Which is a long-winded way of saying that I meant to write this last Saturday, but I forgot. Oops.
Anyway, the wedding project of weeks past has been bunting to hang from the ceiling. I'm particularly excited about this project because all of the flag fabric has come from either my grandmothers, my mom's, my future mother in law or my own fabric stash. So it hasn't cost me any money, and it also feels like a great, subtle, way to incorporate the other crafty women in my life into my wedding.
Originally I was going to sew together two triangles to get fully finished flags, but after due consideration, I decided that was far too much extra work, and what I wanted to do instead was use the flags to make a quilt after the wedding. I really don't want wedding items that are single use only and a quilt seems like a great way to reuse the flags and to have as a nice keepsake.
I was inspired by images like the quilt below. I want to link to the original source for this picture, but unfortunately, I can't track it back and I can't find the image on the original page anymore. Y'all know how Pinterest can be sometimes. It seems to come from a shop called Shabby Fabrics.
Anyway, making bunting is delightfully easy, especially with a bias tape maker and a rotary cutter and mat. Here is my giant stack of flags. I made a cardboard template for the triangles by drawing a horizontal line 7" long, then drawing a perpendicular line from the middle of that line, also 7" long. I draw a line from each end of my horizontal line to the end of the perpendicular line nad ta-da I had a triangle. The cardboard was nice and thick so it was super easy to run my rotary cutter along it and end up with hundreds of identical flags.
Next, I made 1/2" double fold bias tape. Sure you can buy bias tape, but it works about to about a buck a yard and I need around about 50 yds worth. Not very cost effective. Alternatively, Craftsy has a pretty good tutorial on making continuous bias tape. So for $5 ish I bought cheap white cotton and made my own bias tape.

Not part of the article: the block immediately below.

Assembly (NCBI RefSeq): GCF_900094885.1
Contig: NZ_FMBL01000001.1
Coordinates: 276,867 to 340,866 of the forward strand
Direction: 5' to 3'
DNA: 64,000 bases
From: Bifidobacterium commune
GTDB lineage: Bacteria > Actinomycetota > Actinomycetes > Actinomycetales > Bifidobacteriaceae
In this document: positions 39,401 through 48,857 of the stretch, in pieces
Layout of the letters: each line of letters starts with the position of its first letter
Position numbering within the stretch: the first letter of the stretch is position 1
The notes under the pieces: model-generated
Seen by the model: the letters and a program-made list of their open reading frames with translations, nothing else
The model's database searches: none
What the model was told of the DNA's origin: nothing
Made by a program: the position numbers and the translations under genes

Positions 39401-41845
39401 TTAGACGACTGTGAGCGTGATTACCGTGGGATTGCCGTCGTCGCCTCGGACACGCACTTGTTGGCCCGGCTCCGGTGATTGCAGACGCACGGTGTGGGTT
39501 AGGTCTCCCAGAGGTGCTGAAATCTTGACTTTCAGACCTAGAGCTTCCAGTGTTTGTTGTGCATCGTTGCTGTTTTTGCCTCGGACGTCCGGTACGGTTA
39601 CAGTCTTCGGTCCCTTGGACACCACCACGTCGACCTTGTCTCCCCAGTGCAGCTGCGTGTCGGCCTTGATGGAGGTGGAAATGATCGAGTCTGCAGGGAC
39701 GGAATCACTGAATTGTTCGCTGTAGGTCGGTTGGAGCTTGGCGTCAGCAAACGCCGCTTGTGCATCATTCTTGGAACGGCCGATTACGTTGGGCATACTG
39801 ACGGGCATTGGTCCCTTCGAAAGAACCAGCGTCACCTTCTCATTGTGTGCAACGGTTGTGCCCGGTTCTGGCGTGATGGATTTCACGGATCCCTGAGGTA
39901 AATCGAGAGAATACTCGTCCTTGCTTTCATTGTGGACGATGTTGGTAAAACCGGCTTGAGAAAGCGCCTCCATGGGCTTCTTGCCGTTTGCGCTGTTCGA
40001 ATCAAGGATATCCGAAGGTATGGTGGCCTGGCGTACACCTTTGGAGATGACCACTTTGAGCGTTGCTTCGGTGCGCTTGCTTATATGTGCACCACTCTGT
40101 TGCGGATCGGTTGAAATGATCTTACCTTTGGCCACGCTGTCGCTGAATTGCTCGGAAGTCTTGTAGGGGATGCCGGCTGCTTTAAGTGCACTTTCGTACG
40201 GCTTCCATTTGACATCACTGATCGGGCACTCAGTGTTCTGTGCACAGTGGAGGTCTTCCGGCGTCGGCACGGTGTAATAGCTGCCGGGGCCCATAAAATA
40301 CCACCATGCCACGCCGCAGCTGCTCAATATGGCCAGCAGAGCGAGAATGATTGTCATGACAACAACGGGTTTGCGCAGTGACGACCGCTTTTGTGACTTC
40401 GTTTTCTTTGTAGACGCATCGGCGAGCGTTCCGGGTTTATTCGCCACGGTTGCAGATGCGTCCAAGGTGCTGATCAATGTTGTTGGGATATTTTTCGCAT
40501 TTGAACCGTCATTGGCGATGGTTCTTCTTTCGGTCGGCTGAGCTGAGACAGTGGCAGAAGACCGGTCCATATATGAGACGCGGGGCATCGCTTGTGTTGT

Having a bias tape maker really helps with that process because you don't have to fold everything by hand. You just feed the fabric through the fat end, and it gets folded on its own. you iron the folds while slowly pulling the bias tape maker down the length of your bias strips, like pulling a zipper. Bias tape makers make single fold tape, so you have to go back and fold it in half yourself, but it's still pretty easy-peasy. I've got a 1" single fold bias tape maker, so I can make 1/2" double fold bias tape. Bias tape makers are pretty darn cheap, but each one only does one size. You can buy them individually or in kits.
Man, I could talk about bias tape for days. Maybe one day I'll write a post on bias tape and why it is 1) the most wonderful stuff in the world and 2) not just for quilters.
Once I got my bias tape made I sewed it shut, tucking a flag in between the layers every couple of inches. Bias tape is nice and flexible so it will hang in pleasing drapes from the ceiling. In the meantime, I laid it out on my bed to try and get an idea of how it was turning out. (I don't think it goes well with my current bedspread/pillows. Haha) I've finished sewing two eighty some odd feet long strands of it so far. I don't know the exact dimensions of our venue, so I'm just going to keep sewing until I run out of flags. I will probably end up with way too much bunting, but I would rather have too much than too little, and even with extra this is a super cheap project. Yay stash fabric!